Spring 2032: an enigmatic bandleader named Triboulet arrives by helicopter in Rome, where his carnivalesque troupe awaits with a legion of animals and unruly kids. When provoking states of joyous panic through their ritualistic acts, the troupe’s arrival proves restorative, for the world is beset with famines, plagues, and religious conflicts, which Triboulet seeks to neutralize with freeing laughter. As he and his troupe begin constructing strange edifices in the Eternal City, sacred sites around the world suffer terrible, often beguiling forms of vandalism, and rumors abound that the Christ has actually finally returned.
Although radical Islamic sects claim responsibility for the vandalism, the culprits remain unknown: is it the Jihadists, anarcho-atheist intellectuals, or eco-terrorists? Religious and political authorities grow leery of the troupe and suspicious of Triboulet, whose true identity remains a mystery.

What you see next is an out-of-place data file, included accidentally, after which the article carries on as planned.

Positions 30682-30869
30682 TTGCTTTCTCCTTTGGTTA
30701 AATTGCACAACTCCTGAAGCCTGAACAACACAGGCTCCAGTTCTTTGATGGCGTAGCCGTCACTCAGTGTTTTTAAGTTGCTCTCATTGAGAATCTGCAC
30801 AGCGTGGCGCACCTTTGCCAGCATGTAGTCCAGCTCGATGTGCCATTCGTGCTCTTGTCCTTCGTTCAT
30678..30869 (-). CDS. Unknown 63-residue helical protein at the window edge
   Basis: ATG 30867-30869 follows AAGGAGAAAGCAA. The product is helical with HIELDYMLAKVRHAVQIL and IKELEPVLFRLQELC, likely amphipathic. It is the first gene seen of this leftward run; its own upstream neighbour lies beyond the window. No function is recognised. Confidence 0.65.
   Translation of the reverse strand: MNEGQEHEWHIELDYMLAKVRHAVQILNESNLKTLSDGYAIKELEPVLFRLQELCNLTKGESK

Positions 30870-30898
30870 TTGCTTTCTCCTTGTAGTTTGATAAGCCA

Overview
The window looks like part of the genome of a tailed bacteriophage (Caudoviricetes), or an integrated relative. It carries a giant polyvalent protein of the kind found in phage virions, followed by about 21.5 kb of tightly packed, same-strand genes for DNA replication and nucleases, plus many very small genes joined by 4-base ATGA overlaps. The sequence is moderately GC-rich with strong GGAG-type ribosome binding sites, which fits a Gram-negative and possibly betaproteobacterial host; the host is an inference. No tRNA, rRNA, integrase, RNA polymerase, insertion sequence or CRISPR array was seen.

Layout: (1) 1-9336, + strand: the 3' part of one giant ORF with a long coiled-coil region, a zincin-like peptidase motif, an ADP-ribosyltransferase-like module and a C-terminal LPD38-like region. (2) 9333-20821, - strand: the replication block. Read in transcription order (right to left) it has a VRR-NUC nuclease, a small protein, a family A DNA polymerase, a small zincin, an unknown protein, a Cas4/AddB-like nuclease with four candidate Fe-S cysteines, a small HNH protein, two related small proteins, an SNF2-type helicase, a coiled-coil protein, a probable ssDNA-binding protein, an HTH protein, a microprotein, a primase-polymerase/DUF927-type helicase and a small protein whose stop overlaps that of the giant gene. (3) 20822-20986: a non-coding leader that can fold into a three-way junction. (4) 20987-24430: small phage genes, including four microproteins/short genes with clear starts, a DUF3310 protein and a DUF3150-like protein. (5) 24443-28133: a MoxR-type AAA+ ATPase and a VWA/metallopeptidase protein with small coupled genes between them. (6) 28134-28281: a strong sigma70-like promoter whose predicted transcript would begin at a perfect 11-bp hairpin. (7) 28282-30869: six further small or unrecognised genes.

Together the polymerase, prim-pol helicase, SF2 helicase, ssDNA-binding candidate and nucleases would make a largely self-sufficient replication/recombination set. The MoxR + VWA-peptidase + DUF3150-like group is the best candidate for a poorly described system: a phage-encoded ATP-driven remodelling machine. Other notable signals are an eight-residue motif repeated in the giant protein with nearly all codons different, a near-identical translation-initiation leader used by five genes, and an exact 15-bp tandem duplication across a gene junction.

The very future of the world is at stake, and while touring Israel during Christmas, Triboulet and his raucous band of pranksters bear witness to the world’s pivotal crossing into a new reality.
Albert Camus noted that ‘the metaphysics of the worst’ expresses itself in a literature of damnation and argued that ‘we have still not yet found the exit’ from such literature. With his second novel, Hanshe has found the way out, offering in fact something not only promising, but astounding, a pathway that is into a new reality, into a ‘physics of the best.’ The Abdication is a true ero(t)icomic epic
Rainer J. Hanshe, The Abdication (2012)
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